Behmai killings: A massacre and decades-old wait for justice
The dacoits fired 150 rounds to kill 20 people, mostly upper-caste Thakurs, sharpened social fault lines, and brought in the limelight Phoolan Devi, their leader.
A group of dacoits took Behmai in Uttar Pradesh’s Kanpur Dehat by surprise on February 14, 1981, when they stormed the village, dragged out all the men from their houses, lined them up and shot them dead. The dacoits fired 150 rounds to kill 20 people, mostly upper-caste Thakurs, sharpened social fault lines, and brought in the limelight Phoolan Devi, their leader.
It was first time that lower-caste dacoits, mostly Mallahs, had joined hands to take on the Thakurs of 84 villages, who allegedly supported the upper-caste dacoit gang of Shriram and Lalaram, and to avenge Phoolan Devi’s “loss of honour”. Phoolan Devi accused the Thakurs of supporting her rival gang, which had allegedly abducted and gang-raped her at Behmai, and forced her to take up arms.
Almost 39 years later, the families of the 20 men await justice. They expected it to be finally delivered in a local court that was scheduled to pronounce its verdict in the Behmai massacre case on January 6. The families of the 20 gathered around the memorial to the slain men braving chilly weather in anticipation of an end to their almost four-decade-long battle for justice.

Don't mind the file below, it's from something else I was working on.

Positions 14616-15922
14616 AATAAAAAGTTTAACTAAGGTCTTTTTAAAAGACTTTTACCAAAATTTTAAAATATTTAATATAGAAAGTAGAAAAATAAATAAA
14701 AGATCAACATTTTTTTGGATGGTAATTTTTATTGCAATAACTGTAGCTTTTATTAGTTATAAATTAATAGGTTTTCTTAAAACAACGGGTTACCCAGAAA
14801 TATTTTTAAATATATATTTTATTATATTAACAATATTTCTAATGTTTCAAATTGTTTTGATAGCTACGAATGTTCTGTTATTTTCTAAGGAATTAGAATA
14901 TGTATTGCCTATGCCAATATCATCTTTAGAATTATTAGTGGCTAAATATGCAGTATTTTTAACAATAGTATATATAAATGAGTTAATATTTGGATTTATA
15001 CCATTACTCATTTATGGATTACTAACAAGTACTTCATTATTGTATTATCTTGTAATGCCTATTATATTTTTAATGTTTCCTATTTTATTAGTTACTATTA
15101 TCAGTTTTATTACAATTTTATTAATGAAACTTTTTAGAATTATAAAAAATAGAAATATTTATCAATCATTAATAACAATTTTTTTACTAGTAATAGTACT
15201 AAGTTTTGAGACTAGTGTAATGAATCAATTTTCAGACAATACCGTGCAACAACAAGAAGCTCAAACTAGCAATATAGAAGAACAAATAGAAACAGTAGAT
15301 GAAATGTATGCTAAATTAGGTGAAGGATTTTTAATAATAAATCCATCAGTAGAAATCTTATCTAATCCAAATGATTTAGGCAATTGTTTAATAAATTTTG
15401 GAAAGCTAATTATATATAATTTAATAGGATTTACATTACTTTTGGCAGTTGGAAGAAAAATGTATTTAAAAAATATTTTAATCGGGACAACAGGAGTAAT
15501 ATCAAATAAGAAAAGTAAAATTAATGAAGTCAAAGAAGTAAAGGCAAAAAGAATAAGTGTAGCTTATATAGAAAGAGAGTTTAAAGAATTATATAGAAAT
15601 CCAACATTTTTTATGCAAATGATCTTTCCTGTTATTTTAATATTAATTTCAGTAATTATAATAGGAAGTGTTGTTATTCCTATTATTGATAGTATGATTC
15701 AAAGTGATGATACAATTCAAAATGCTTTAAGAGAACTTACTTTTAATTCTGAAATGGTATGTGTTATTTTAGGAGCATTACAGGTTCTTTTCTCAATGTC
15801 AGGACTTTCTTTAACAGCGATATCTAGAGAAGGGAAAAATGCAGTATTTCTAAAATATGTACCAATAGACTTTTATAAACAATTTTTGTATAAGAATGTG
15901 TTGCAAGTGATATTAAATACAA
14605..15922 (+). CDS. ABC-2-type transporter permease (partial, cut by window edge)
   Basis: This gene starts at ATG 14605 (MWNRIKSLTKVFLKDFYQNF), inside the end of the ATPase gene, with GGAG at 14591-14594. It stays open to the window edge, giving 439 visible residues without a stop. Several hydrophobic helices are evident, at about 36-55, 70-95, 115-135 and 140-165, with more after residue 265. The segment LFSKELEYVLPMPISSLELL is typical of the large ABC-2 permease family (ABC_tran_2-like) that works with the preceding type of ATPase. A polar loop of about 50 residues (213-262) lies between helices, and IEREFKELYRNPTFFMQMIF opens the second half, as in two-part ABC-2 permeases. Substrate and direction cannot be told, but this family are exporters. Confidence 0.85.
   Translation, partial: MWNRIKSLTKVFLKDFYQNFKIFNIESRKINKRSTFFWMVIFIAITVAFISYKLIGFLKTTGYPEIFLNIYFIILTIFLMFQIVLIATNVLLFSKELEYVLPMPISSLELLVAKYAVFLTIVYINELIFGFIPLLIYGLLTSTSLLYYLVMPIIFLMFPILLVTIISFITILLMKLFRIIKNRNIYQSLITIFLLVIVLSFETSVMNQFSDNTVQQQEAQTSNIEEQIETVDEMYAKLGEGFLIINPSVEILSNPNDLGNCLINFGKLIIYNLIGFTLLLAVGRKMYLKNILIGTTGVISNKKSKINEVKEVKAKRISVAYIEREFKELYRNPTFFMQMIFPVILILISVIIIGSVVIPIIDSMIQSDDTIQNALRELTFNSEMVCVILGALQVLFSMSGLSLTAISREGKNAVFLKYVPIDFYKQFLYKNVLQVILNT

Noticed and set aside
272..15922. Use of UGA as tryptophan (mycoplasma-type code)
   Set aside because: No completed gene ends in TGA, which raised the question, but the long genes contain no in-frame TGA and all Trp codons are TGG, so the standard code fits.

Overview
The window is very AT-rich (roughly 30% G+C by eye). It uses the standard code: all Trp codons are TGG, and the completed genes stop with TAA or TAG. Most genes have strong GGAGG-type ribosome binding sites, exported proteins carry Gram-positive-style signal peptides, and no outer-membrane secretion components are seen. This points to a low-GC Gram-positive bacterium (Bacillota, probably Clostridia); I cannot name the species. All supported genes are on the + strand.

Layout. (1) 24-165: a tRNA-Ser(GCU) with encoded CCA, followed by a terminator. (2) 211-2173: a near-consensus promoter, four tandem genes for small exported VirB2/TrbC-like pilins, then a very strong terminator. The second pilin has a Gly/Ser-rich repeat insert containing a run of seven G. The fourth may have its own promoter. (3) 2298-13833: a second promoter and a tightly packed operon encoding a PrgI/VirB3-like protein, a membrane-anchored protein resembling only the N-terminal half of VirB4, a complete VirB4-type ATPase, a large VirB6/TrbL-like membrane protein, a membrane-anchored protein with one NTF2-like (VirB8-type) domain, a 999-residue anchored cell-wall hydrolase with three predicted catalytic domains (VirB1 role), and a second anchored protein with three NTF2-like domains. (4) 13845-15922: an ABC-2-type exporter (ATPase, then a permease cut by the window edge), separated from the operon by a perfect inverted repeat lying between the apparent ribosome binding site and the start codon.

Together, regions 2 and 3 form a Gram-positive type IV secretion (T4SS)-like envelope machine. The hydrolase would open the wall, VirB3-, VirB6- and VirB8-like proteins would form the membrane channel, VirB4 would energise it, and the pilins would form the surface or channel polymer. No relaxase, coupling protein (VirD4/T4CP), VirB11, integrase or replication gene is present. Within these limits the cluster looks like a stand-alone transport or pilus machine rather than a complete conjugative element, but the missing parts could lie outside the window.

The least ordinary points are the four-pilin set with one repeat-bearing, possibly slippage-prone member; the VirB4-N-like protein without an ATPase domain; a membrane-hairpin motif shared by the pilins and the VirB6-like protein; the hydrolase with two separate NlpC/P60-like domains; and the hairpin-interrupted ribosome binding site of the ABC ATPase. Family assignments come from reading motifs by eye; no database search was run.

But it was not to be as the verdict was deferred again to January 18 (Saturday) much to the disappointment of the families of the slain men. “It is nothing new. We have faced such disappointments over the years,” said Sri Devi, (AGE) the widow of one of the men killed in 1981. She had been married for XX years when her husband, XXX, was killed.
Raju Porwal, district government counsel, said the defence counsel Raghunandan Singh and Girish Narayan Dubey sought time to file citations of judgments of superior courts that will support their case before the verdict is delivered. “The court directed them to complete the process by January 16 and fixed January 18 as the next date for delivering the verdict.”
Porwal said 17 of the 28 accused named in the case have died. “Five were never arrested and only four have faced the trial. The charges against the four could be framed only 32 years after the carnage on August 24, 2012. The trial took eight years to conclude,” said Porwal.
The four--Posa, 80, Bheekha, 70, Shyam Babu, 65, and Vishwanath, 65, were present in the court on January 6.
Porwal said he took over the matter in 2011 and added this is the oldest pending case in the district. “Nothing had happened in all these years. I requested the court to reopen the case and begin the trial with the two accused on the record. Later, two more accused were arrested in 2017. That was the only way in which the oldest case could have been settled,” he said.
Four of the five eye-witnesses have also passed away.
Phoolan Devi surrendered in 1983 and she was released in 1994. She successfully contested the Lok Sabha elections on a Samajwadi Party ticket in 1996 when the Mulayam Singh Yadav government filed an application seeking withdrawal of the case against her.